Even if the tax increases promoted by the three economists at the Federal Reserve Bank of Chicago and the Institute for Illinois’ Fiscal Sustainability somehow miraculously were to solve Illinois’ pension debt and budget debacle, it would do absolutely nothing to fix local municipalities’ unfunded liabilities.

As has been demonstrated in Harvey and North Chicago, towns are now facing the consequences wrought by decades of deficit spending. Harvey was forced to lay off 40 police and fire employees. Other municipalities are borrowing money, selling off assets, and/or levying a “public safety pension fee.”

Overspending (and unsustainable pension promises) at all levels of government have been rampant across Illinois for decades. Irresponsible Illinois lawmakers have caused this economic virus to invade and debilitate a once-thriving and healthy state. It will be up to Illinois’ (remaining) residents to reverse the years of damage that selfish unions and corrupt politicians have wrought on the state’s finances.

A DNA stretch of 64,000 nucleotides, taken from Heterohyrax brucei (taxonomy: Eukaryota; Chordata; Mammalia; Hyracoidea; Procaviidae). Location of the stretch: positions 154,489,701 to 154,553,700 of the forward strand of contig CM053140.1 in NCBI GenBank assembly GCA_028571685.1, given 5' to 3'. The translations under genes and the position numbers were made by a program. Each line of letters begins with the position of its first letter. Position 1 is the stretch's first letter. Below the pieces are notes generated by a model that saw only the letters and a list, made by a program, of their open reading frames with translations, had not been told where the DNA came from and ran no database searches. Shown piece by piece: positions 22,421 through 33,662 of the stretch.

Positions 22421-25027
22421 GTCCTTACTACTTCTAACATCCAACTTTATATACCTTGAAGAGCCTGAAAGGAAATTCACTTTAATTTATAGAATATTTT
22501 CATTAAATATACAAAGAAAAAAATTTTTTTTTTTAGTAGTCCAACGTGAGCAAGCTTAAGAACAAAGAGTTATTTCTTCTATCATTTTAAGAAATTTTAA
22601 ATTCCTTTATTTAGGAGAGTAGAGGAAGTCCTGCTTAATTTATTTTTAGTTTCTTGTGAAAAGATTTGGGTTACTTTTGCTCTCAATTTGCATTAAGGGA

Like any good student knows, delayed gratification always pays off in the end. From a young age, students are taught to “work before they play,” i.e., complete assignments on-time, study for tests, and show-up for class. By putting work before pleasure, students avoid long-term pain: summer school, detention, and failing to graduate.

Unfortunately for the people of Illinois, their lawmakers still haven’t learned this lesson. For decades, Illinois lawmakers valued instant gratification and political expediency above all else, and as a result, Illinois is now a state teetering on the brink of financial collapse.

Chris Talgo (CTalgo@heartland.orgis an editorial assistant at The Heartland Institute and writer for Heartland’s American Exceptionalism website.
Lennie
Jarratt (LJarratt@heartland.orgis a project manager for The Heartland Institute.

The post States’ Financial Grades Are in, and Illinois Has Failed Yet Again appeared first on RedState.

THIS IS A CONSERVATIVE VIEWPOINT